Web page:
By Michelle Guo, Staff Writer
A conversation between two strangers can often transpire into friendship if there is an established connection but can quickly turn into a row if there isn’t. Kaho Koda’s independent theatre project, University of Laughter, explores the boundaries and conflict between artistic expression and censorship amongst two men with, of course, lots of laughter.
Set in pre-war Japan in 1940, we are introduced immediately to a stern government bureaucrat named Mr. Sakisaka (played by Steven Finley), who has been recently promoted to the position of government cultural censor. We find him in the midst of a meeting with an eager young playwright named Mr. Tsubaki (played by Oskar Flemer), who has come to his office to await approval for his newly written script. The austere Sakisaka, who asserts that he has never genuinely laughed in his entire life, quickly proclaims that he does not see any comedic elements to Tsubaki’s work, leading to several days of quarrel between the two after Sakisaka demands corrections to be made. Generally, when Westerners think of two people quarrelling about artistic differences, the perceived notion it will turn into a very emotional saga with jabs and personal attacks. In the East, and especially Japan, there is a sense of respect between the roles and hierarchy of people in society. In University of Laughter, Sakisaka is of clear authority over Tsubaki and we see this play out in an amusing way, as Tsubaki must remain respectful without sacrificing his ultimate artistic flair and pursuit. This translation on to the stage ultimately provides a unique point of comedy for the play that audiences may not expect. The cultural difference also ties into the language factor, as it is the director Kaho Koda’s English adaptation of the original play by Koki Mitani, a Japanese playwright who is famous for his comedies and parodies.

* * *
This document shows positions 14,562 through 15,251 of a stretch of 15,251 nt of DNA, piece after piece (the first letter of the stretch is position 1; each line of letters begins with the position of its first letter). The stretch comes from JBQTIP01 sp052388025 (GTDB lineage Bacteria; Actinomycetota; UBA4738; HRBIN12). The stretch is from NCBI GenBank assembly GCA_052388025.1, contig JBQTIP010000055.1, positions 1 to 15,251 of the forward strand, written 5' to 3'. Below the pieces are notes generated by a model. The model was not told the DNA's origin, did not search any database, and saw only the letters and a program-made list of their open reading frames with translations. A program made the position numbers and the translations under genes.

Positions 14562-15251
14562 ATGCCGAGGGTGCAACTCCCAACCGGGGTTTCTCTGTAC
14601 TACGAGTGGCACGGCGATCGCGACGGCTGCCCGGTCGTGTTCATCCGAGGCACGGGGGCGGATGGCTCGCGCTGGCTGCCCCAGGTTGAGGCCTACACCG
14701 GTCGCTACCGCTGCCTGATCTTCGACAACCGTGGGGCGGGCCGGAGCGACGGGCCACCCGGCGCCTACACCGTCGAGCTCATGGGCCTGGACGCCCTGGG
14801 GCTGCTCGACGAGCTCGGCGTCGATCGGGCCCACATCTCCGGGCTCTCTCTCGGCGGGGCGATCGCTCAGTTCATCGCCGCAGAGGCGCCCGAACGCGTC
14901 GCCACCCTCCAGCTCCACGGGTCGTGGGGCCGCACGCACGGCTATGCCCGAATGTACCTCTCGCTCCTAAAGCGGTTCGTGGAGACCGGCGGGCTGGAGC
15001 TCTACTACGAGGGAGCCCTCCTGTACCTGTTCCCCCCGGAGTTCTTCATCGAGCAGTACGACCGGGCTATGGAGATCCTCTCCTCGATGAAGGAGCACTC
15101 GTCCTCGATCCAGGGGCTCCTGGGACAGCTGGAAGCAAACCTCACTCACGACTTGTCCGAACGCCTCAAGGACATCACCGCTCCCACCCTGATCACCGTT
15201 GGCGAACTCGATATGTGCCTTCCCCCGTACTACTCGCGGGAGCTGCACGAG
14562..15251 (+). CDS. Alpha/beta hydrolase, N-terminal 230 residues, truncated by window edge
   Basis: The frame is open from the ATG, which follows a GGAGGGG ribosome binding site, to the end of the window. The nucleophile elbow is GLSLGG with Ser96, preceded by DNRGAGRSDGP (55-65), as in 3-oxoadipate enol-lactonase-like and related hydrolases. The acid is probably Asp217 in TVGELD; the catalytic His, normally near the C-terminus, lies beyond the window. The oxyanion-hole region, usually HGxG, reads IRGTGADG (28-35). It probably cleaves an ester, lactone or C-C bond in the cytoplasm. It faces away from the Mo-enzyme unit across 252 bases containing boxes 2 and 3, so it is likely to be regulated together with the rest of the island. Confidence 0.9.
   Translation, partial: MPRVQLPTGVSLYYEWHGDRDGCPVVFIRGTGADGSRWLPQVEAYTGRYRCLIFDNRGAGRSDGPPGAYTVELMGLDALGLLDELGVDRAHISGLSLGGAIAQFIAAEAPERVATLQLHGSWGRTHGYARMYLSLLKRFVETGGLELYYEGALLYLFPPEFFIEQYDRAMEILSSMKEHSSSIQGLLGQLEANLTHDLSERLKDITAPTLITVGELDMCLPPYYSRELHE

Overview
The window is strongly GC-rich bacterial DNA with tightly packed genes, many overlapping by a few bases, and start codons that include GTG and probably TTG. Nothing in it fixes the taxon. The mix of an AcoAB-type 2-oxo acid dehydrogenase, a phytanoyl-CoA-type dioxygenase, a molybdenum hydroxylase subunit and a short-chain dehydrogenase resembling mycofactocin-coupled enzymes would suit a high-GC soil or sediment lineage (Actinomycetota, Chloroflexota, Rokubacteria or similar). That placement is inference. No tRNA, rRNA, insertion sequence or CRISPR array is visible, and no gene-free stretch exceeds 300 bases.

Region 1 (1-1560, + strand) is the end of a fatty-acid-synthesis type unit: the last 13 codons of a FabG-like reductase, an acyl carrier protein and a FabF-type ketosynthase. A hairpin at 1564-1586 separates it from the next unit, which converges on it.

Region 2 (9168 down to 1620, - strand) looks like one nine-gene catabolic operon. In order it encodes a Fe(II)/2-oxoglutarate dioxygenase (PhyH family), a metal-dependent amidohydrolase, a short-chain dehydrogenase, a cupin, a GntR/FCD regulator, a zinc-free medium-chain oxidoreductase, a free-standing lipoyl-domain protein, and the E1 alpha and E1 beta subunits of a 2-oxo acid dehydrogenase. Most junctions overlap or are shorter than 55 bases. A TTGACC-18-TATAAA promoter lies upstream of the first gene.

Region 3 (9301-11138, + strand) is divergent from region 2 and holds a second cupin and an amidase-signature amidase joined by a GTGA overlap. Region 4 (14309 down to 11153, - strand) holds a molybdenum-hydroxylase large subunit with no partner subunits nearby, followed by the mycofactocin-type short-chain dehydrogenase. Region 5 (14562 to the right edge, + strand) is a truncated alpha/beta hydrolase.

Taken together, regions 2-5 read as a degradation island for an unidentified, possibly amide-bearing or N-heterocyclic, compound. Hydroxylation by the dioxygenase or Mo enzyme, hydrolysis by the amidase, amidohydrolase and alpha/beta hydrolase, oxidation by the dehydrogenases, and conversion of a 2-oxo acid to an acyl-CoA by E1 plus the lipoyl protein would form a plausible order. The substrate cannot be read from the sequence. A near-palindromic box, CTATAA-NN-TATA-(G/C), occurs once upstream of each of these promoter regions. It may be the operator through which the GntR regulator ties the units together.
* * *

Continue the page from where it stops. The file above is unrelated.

“The puns were very very difficult [to translate] and words are so different in English and Japanese… There were add-ons to the words but I think it worked because people were laughing!”, Kaho says when asked about how she dealt with translating the jokes in the play.
Although the play is set in Japan, both the actors in this play are white. University of Laughter is presented in a Japanese setting but the actor’s do not try to come off as exuding Japanese traits besides in their dress and the set. “The questions I have kept asking myself are the following: how do I present Japanese customs and concepts to the Western audience? Would I be casting Asian actors? Would I be choosing race over talent? Or vice versa?… More than the race, I want to portray Japanese customs and ideas through these two talented actors.”, Kaho says in her director’s note. The play moreso focuses on the comedic elements, which really seem to preserve the essence of the original play but it is always important to be aware of race in situations as such, which Kaho has done. She further says, “ As I was doing a lot of research on Koki Mitani, the playwright of this play, he talked about how he wanted to export his plays and show that the Japanese are also adept at making comedies…There is an English script out there but I wanted to capture this Japanese setting to show that the Japanese are adept to making comedies.”
Even though the final scene of University of Laughter is a serious and rather sentimental one, audiences cannot help but giggle at the creative dialogue and the ultimate fate of Tsubaki’s play with superb performances from Oskar and Steven. University of Laughter delivers a vivid story with well-timed humour that will leave you wanting more.